If you’re a big fan of the Olympics and want to enhance your experience beyond simply watching the games on the tube, Facebook and the IOC are trying to make it easier for you. While various social media outlets are promoting the Olympics through dedicated pages and the like, it’s Facebook that today has launched a big database for following everything Olympic – the Explore London 2012 hub.
The hub was unveiled during an event in London this morning, as a effort over a year in the making.
“We will follow the athletes’ stories for the next 17 days,” said Facebook’s Joanna Shields. “It’s that discovery through friends that makes things interesting and makes you want to click on media. We want to bring discovery to the Olympics.”
A trip to the hub allows you to find athletes, teams, and even individual sports to follow – as well as suggests that fans “like” the two official pages of the games – The Olympic Games and London 2012. As of now, the Explore London Page offers nearly 200 individual athletes, 60 different teams, and 25 specific sports.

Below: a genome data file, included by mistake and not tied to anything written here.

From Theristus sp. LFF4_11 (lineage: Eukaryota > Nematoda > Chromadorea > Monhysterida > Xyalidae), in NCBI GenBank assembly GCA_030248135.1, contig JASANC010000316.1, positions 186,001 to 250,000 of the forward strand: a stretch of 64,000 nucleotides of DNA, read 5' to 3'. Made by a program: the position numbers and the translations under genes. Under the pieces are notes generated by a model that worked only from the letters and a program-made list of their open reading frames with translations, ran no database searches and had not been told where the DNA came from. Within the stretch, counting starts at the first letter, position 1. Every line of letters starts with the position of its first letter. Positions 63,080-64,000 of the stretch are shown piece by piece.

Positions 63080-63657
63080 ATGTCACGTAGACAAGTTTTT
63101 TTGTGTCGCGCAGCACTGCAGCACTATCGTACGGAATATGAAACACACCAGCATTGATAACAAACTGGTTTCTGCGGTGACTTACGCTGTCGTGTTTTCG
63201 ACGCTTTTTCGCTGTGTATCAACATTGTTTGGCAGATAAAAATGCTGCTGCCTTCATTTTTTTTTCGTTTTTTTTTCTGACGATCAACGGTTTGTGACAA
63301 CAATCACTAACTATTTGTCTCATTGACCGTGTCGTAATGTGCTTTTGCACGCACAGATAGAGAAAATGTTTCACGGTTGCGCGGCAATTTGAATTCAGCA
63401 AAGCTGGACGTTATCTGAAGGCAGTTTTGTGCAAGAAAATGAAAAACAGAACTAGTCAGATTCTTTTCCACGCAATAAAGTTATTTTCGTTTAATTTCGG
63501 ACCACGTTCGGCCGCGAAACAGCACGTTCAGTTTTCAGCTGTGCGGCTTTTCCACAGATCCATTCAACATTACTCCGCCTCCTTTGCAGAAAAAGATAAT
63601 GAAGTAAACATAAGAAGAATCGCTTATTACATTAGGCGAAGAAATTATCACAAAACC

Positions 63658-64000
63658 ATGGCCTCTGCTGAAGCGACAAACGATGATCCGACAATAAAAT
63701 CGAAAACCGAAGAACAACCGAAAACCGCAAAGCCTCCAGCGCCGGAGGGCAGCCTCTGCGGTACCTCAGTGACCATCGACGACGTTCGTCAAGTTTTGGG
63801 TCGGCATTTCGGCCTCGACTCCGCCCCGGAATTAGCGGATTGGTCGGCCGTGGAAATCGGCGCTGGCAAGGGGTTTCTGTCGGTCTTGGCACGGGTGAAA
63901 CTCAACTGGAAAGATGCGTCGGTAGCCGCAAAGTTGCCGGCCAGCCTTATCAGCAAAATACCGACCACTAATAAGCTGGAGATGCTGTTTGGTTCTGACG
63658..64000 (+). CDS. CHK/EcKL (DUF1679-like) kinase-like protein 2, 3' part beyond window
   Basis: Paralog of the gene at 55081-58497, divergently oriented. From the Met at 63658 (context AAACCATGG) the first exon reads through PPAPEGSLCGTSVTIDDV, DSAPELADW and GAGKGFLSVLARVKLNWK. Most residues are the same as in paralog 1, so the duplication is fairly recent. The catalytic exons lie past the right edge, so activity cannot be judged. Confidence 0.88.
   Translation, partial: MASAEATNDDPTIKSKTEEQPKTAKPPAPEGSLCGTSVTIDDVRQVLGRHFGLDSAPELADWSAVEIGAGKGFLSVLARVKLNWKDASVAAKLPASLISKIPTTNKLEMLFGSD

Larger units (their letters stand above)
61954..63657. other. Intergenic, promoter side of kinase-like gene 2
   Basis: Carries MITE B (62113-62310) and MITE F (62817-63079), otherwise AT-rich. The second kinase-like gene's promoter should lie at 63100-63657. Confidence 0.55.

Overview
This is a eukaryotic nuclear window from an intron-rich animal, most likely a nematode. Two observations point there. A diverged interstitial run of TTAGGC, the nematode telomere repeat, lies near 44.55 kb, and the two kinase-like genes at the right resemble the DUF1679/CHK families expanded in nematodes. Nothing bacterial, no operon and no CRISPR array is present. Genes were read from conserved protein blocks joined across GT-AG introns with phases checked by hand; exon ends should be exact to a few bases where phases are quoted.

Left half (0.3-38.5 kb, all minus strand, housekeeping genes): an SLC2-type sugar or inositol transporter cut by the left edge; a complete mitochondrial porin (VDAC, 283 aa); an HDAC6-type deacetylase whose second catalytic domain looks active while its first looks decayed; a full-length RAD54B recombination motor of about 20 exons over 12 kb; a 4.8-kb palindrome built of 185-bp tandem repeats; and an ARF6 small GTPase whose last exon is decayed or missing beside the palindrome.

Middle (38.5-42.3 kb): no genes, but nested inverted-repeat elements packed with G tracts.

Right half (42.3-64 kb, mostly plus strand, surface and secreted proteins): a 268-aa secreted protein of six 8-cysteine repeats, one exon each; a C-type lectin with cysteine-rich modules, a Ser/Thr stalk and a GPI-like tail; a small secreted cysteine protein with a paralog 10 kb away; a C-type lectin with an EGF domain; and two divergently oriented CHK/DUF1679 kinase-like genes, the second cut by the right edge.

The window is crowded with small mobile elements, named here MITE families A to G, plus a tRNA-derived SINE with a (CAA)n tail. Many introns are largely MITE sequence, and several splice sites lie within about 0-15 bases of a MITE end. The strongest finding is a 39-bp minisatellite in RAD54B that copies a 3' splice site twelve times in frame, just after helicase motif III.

“Liking” any of these pages will set you up to receive updates from the athletes – something that could be really fun for Olympic fans during the games. Although the IOC has a fairly strict social media policy, they will allow athletes to post text and photos while participating. You won’t see any exclusive videos on Facebook, however, as they’ve been hit with the banhammer.
The goal is that the Olympians will participate in social media while at the games – that way fans can get an inside look into the process with personal status updates, photo uploads, and more. Of course, the success of London 2012 as a true “social Olympic” experience depends on how seriously the athletes and teams take updating the social media accounts.
Facebook is also trying to stay in the spirit of the games by offering up these various Olympic-themed pages san advertisements. Since the Olympic stadium will be a “clean venue” without visible ads, it made sense that the athletes and teams’ Facebook pages followed suit.
The entire London 2012 games will be broadcast live on YouTube, although recent reports predict that online viewership may be lower than expected. A survey also found that only 6% of Brits and 12% of Americans plan to follow the game via a social network. That number more than doubled when it came to the Chinese and the Brazilians.